Sunday 5 January 2014

Economy, not corruption, is the voter’s prime concern (Sunday Guardian)


Arvind Kejriwal talks with AAP leader Manish Sisodia during the confidence vote in Delhi Assembly on Thursday. PTI
orruption was never the prime concern of the voter, until he understood the correlation between his own miserable state and the extent of graft among politicians and officials. In the just-concluded state Assembly polls, in at least four of the states, citizens punished or rewarded Chief Ministers based on perceptions of graft. Even after the defeat of the DMK in the last Assembly polls in Tamil Nadu, the majority of those within the political class believe that the gifting of sops is the way to high office. They forget that in Tamil Nadu, the voter compared the pennies thrown in their direction by the Karunanidhi family with the hoards of gold ducats stashed away by the family and its friends. After the Delhi poll results, it would appear from his rush towards freebies that Arvind Kejriwal believes that it was the promise of cheap power and free water which got him his chair. The reality is that it was neither, but the impression of integrity conveyed by the men and women of the Aam Aadmi Party. Should the Kejriwal family, or those close to other ministers, suddenly begin to sport a lifestyle far more opulent than what their neighbours have witnessed thus far, it will not be long before the AAP begins to lose traction among the voters, no matter the quantum of freebies dished out by its government in Delhi. If Manmohan Singh has become an object of ridicule these days, it is because of the stench of graft that has clung to him ever since the 2010 Commonwealth Games scam exploded onto television screens. And if Narendra Modi is still far and away the most popular politician in the country, it is not because of the colourful kurtas he wears, but the belief that he runs a clean government.
These days, now that cable television has become ubiquitous, aspiration levels have risen to heights never seen before. Even those at the lower levels of income dream of a future where they ride not a bicycle but a car. If the Tata Nano has failed to click to the extent the genius of its conception merits, it is because of the perception that it is the only car that is not a prosperous man's vehicle but that of the common man, a category few want to remain in, despite Arvind Kejriwal's new job. Ensuring a minimum wage or a beyond-subsistence level of food consumption even to the poorest ought not to be with an eye on votes, but on grounds of justice and equity. Each beggar on the streets, each farmer suicide, each child dying of malnutrition, is yet another reason why ministers and officials across the country ought to be ashamed rather than arrogant. It was not because he liked the sensation of fresh air on his chest that Mahatma Gandhi went bare-bodied, but because he knew that the way to bond with the people was to dress the way they were forced to, and to travel the way they did, in third class compartments rather than in railway saloon cars. Besides the perception that they are — still — honest, another reason why so many gave the AAP a chance was because the lifestyle of its most visible mascot, Arvind Kejriwal, resembled that of the average citizen far more than the magnificence with which the topmost leaders of both the Congress and the BJP live in Delhi, with their chartered aircraft and the BMWs and Audis they zip around the city in.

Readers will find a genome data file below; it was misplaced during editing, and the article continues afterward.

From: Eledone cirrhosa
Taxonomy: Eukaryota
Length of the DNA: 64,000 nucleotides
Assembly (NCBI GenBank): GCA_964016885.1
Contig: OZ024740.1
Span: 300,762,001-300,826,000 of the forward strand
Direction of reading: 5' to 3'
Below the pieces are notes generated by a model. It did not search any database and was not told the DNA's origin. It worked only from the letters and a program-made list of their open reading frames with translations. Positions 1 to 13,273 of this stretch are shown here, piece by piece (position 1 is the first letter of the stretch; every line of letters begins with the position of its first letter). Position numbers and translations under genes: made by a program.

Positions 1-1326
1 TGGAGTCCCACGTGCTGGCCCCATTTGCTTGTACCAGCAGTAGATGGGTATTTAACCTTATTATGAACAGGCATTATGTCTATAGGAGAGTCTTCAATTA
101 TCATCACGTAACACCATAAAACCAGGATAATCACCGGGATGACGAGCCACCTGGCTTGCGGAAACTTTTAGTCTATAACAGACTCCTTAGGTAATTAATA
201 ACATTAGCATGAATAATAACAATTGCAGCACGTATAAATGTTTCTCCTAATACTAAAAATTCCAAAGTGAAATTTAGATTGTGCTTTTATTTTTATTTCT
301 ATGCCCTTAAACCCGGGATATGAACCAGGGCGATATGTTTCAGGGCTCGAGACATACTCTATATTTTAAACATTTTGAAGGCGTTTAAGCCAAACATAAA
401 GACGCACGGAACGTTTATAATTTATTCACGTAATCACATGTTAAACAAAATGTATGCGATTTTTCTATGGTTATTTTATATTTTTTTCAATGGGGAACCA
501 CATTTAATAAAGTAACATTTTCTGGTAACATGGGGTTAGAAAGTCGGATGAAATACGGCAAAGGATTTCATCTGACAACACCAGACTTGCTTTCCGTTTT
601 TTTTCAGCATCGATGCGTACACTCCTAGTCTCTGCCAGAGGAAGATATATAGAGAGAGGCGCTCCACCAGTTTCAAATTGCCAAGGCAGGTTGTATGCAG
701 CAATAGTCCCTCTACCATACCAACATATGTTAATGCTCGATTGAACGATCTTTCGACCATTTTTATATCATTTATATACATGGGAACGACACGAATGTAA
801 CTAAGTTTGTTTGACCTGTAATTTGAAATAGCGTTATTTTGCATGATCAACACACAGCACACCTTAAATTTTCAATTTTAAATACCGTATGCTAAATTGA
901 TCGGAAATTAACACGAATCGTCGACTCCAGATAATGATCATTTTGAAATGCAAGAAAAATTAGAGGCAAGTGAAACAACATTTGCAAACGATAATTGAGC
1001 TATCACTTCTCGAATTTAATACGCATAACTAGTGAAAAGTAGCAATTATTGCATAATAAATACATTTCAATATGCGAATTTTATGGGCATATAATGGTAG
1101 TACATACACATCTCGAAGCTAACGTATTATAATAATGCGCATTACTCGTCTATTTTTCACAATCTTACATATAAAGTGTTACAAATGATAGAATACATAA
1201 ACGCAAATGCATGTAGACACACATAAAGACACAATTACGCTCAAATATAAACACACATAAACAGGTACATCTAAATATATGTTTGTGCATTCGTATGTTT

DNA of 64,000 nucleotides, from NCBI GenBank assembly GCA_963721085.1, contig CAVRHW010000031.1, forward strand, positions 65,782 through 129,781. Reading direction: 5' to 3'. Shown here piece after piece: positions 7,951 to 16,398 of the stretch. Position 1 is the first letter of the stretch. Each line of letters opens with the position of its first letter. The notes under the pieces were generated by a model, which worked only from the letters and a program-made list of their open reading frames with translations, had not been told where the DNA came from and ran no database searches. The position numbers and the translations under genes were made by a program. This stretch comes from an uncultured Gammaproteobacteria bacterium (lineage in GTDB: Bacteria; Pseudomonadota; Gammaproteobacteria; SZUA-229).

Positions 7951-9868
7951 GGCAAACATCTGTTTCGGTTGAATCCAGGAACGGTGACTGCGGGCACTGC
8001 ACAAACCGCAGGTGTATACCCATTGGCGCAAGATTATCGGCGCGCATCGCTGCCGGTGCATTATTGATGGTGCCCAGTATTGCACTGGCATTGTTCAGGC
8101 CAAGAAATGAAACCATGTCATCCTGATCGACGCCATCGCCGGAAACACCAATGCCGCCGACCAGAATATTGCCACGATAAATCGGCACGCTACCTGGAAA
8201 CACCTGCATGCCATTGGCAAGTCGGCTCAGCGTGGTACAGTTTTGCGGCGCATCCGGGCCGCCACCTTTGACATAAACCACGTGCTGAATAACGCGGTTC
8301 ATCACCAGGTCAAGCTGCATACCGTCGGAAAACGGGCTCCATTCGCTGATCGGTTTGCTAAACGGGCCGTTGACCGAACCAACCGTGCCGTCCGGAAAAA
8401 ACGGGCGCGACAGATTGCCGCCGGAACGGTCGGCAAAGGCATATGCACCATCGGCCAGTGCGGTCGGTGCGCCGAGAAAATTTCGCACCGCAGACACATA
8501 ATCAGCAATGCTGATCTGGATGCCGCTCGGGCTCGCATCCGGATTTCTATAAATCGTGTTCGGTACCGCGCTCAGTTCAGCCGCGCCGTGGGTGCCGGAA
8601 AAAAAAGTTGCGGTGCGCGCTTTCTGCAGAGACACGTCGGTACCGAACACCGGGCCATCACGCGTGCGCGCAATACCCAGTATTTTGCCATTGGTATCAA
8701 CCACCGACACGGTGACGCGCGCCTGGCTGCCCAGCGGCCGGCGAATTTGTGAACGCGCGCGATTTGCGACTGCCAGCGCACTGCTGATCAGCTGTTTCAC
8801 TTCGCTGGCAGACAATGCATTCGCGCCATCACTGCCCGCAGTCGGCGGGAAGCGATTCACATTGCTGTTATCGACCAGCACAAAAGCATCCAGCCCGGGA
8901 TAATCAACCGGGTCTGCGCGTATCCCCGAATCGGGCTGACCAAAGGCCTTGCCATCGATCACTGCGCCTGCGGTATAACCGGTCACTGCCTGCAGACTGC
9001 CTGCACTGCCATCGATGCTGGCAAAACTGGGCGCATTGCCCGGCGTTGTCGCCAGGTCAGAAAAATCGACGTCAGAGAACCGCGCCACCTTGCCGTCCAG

Of course, now that so many millionaires and MNC executives are flocking to the AAP, there may be a dilution in the belief that the AAP is truly "aam", for after all, there were — even in its pre-millionaire days — very few genuine aam aadmis in the higher echelons of the AAP. For instance, Prashant Bhushan can be called many things, such as a superb legal brain or a dogged campaigner, but being an aam aadmi is not one of them. Neither can a former Indian Revenue Service officer of the seniority of Kejriwal pass himself off as just your man in the street. Every movement sees a huge accretion to its ranks once success is achieved, which explains the stampede to join the BJP by retired home secretaries passed over for gubernatorial posts, and by others who failed to meet the UPA's criteria for higher office. Now that the Delhi Secretariat has been won, some of such birds of convenience are now seeking nests within the AAP. Hopefully, at least a few of them will fulfil their desire to "serve the people" by being made ministers, governors and sundry office-holders of Red Light rank.
The coming general election is likely to be decided on the basis of just which party or alliance is seen as offering the best economic choice. Not for the voter Manmohan Singh's excuse of international exigencies rather than non-performance being the cause of its failure. Despite the reams of comment about the Kejriwal Effect on Narendra Modi's chances, the fact is that it is still the Gujarat strongman who has the upper hand in the arena of public perception. That is, if he can convince a public sceptical of all major political parties that he has truly "Modified" the BJP.

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